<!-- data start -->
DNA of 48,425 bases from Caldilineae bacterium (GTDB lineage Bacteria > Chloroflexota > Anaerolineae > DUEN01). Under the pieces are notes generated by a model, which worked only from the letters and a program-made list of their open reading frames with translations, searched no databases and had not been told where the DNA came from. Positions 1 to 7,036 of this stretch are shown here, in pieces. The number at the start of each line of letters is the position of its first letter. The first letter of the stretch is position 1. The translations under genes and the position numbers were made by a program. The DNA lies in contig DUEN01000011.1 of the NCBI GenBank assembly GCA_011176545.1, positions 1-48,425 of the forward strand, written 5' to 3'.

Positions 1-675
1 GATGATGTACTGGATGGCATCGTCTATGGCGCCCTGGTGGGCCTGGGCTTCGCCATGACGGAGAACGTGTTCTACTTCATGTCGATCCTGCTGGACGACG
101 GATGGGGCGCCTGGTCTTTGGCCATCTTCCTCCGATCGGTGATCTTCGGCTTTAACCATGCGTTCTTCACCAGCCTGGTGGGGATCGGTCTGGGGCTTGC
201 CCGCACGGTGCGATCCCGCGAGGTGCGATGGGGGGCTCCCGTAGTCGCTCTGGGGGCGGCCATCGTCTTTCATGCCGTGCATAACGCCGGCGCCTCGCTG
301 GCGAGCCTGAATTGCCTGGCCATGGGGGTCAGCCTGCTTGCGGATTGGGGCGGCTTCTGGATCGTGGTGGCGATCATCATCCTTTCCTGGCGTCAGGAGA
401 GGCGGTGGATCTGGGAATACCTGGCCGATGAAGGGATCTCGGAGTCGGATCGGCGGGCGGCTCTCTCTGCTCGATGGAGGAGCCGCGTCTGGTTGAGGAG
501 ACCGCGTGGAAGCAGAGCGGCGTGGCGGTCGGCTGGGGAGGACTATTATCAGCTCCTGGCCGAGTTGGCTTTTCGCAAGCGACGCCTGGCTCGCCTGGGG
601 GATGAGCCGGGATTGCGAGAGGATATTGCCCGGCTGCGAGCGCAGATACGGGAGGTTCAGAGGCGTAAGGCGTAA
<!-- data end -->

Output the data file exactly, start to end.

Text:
DNA of 48,425 bases from Caldilineae bacterium (GTDB lineage Bacteria > Chloroflexota > Anaerolineae > DUEN01). Under the pieces are notes generated by a model, which worked only from the letters and a program-made list of their open reading frames with translations, searched no databases and had not been told where the DNA came from. Positions 1 to 7,036 of this stretch are shown here, in pieces. The number at the start of each line of letters is the position of its first letter. The first letter of the stretch is position 1. The translations under genes and the position numbers were made by a program. The DNA lies in contig DUEN01000011.1 of the NCBI GenBank assembly GCA_011176545.1, positions 1-48,425 of the forward strand, written 5' to 3'.

Positions 1-675
1 GATGATGTACTGGATGGCATCGTCTATGGCGCCCTGGTGGGCCTGGGCTTCGCCATGACGGAGAACGTGTTCTACTTCATGTCGATCCTGCTGGACGACG
101 GATGGGGCGCCTGGTCTTTGGCCATCTTCCTCCGATCGGTGATCTTCGGCTTTAACCATGCGTTCTTCACCAGCCTGGTGGGGATCGGTCTGGGGCTTGC
201 CCGCACGGTGCGATCCCGCGAGGTGCGATGGGGGGCTCCCGTAGTCGCTCTGGGGGCGGCCATCGTCTTTCATGCCGTGCATAACGCCGGCGCCTCGCTG
301 GCGAGCCTGAATTGCCTGGCCATGGGGGTCAGCCTGCTTGCGGATTGGGGCGGCTTCTGGATCGTGGTGGCGATCATCATCCTTTCCTGGCGTCAGGAGA
401 GGCGGTGGATCTGGGAATACCTGGCCGATGAAGGGATCTCGGAGTCGGATCGGCGGGCGGCTCTCTCTGCTCGATGGAGGAGCCGCGTCTGGTTGAGGAG
501 ACCGCGTGGAAGCAGAGCGGCGTGGCGGTCGGCTGGGGAGGACTATTATCAGCTCCTGGCCGAGTTGGCTTTTCGCAAGCGACGCCTGGCTCGCCTGGGG
601 GATGAGCCGGGATTGCGAGAGGATATTGCCCGGCTGCGAGCGCAGATACGGGAGGTTCAGAGGCGTAAGGCGTAA